He reached into his jacket pocket. “Got you a present.” 

She took the small package, tugged at the paper. There was something soft inside: not jewelry, then. Maybe stockings? A nightdress? 

It was a toy rabbit: soft plush fur, glassy eyes staring up at her. 

“It’s for the baby.”

She nodded, struggled to her feet, saying something about dinner. Left the rabbit on the step, only noticing later that he’d brought it inside and put it in the nursery, up on the shelf where Frankie couldn’t grab it. 

She wonders sometimes if that’s when she started to resent him. 

On that last day it took her a moment to come back to herself. She blinked again, realized her cigarette had burned down to the filter. Stood and turned to go back inside, nodding toward Maria Burke’s window. The curtain twitched and Ruth smiled to herself. 


Now, as she pushes the library cart from cell to cell, this is what she remembers. She remembers that she went back inside, into the kitchen, poured more coffee, looked at the kids over the rim of the cup. 

Cindy was chewing on her cereal, her blue eyes on her brother. Frankie was staring down into his half-empty bowl, his face sullen, his lip sticking out. Just like his father. 

She took another mouthful, asked, “Did you have fun with Daddy yesterday?” 

They looked up at her. She could see they didn’t know what was the right thing to say. 

“What did you do?” 

Cindy dropped her spoon with a clatter. “He took us to his new house. It was nice.” 

“Yeah? I didn’t know Daddy had moved out of Grandma’s place.” 

She was surprised his mother had let him go again. Surprised he’d had the balls to do it.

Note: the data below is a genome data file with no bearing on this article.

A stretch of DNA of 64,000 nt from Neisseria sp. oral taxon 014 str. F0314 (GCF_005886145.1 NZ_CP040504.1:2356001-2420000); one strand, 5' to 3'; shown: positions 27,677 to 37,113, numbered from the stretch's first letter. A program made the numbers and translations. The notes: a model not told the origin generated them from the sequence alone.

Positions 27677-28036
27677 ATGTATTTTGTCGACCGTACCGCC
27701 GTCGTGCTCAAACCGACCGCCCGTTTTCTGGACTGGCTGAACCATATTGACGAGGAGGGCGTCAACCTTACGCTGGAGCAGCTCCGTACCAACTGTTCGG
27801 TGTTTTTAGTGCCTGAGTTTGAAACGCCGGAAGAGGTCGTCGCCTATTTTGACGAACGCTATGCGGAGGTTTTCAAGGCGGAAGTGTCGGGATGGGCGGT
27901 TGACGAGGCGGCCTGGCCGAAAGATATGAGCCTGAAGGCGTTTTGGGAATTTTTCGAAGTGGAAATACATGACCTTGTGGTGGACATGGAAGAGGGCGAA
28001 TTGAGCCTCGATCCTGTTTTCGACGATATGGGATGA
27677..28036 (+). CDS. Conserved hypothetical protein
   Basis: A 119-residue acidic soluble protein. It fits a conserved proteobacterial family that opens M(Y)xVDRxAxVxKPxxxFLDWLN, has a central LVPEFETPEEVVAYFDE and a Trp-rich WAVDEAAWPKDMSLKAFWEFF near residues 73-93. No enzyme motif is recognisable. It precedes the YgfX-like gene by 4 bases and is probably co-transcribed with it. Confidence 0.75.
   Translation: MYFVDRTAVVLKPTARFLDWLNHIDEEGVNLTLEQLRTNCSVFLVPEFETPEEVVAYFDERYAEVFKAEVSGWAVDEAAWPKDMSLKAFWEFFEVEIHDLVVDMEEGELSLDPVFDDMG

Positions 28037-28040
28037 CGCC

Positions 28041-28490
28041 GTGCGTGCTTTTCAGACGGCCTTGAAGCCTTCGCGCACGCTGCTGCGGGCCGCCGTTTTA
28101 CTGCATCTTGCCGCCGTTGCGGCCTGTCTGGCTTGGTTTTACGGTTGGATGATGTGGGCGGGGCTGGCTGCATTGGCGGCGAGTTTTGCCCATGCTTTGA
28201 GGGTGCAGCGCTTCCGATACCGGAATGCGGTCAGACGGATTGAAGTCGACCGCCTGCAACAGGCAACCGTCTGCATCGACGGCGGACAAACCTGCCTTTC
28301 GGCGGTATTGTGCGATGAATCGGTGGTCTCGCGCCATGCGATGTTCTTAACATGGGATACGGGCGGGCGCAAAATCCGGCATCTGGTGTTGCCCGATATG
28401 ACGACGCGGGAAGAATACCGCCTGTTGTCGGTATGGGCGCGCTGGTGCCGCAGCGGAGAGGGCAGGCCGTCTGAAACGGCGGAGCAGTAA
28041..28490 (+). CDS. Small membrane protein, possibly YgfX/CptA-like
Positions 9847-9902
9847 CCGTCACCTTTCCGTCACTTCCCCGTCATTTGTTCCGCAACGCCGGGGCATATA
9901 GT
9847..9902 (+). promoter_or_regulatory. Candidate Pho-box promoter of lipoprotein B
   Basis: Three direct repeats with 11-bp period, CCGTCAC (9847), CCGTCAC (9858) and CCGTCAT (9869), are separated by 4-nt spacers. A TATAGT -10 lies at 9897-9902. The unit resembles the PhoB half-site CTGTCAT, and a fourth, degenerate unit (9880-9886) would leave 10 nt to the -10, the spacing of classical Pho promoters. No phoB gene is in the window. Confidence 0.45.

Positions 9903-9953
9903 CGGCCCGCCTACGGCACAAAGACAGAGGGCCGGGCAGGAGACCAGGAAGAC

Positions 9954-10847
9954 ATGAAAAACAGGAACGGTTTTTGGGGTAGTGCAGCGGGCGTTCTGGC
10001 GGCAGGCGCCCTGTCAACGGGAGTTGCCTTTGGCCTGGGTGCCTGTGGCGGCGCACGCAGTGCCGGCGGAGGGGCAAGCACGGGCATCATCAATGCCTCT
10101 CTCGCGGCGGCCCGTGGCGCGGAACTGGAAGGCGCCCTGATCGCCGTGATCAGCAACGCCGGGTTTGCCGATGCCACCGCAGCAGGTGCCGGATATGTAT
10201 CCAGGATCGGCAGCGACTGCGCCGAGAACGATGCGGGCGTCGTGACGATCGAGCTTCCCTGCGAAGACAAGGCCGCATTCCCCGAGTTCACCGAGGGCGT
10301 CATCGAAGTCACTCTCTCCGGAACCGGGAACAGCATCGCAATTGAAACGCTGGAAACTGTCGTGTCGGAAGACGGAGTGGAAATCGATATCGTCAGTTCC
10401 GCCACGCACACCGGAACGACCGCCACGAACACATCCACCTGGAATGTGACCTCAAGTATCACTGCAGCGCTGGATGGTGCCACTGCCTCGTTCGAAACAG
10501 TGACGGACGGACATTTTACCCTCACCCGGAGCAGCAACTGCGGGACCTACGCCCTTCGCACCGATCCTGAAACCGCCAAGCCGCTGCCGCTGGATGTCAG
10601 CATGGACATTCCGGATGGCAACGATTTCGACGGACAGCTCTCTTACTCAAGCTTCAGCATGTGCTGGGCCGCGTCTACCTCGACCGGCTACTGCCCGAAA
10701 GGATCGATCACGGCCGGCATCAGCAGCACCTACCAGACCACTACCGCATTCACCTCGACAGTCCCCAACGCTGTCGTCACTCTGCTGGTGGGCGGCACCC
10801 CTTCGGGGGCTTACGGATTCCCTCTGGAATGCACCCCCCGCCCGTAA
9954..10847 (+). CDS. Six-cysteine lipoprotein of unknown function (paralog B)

She asked, “Does Daddy live by himself now?” 

Cindy shook her head, her mouth full again. Ruth waited and it was Frankie who answered. 

“He’s got a room in a big ol’ house. He shares a bathroom with three other men. An’ a kitchen. They got one cupboard each for their stuff. The cupboards have padlocks.” 

She nodded, took another sip of her coffee to hide her broadening grin. How the hell did Frank expect to get custody when he didn’t even have a house for his kids? She put her cup down. 

“Okay, Mommy doesn’t have to go to work today. What do you want to do?” 

Cindy stopped chewing, her spoon dangling from her hand. Frankie looked up, sulk forgotten. 


“Really. Do you want to go to the park?”

Cindy started to whoop, dropped her spoon again, did a wiggling dance in her chair.

“The park! The park!”

Frankie looked at Ruth from under his long eyelashes. “Can Daddy come too?”

There was a stillness, like breath drawn in. She took a last drag on her cigarette, turned away, and crushed it in a saucer. Still with her back to them, she said, “You saw Daddy yesterday, Frankie.”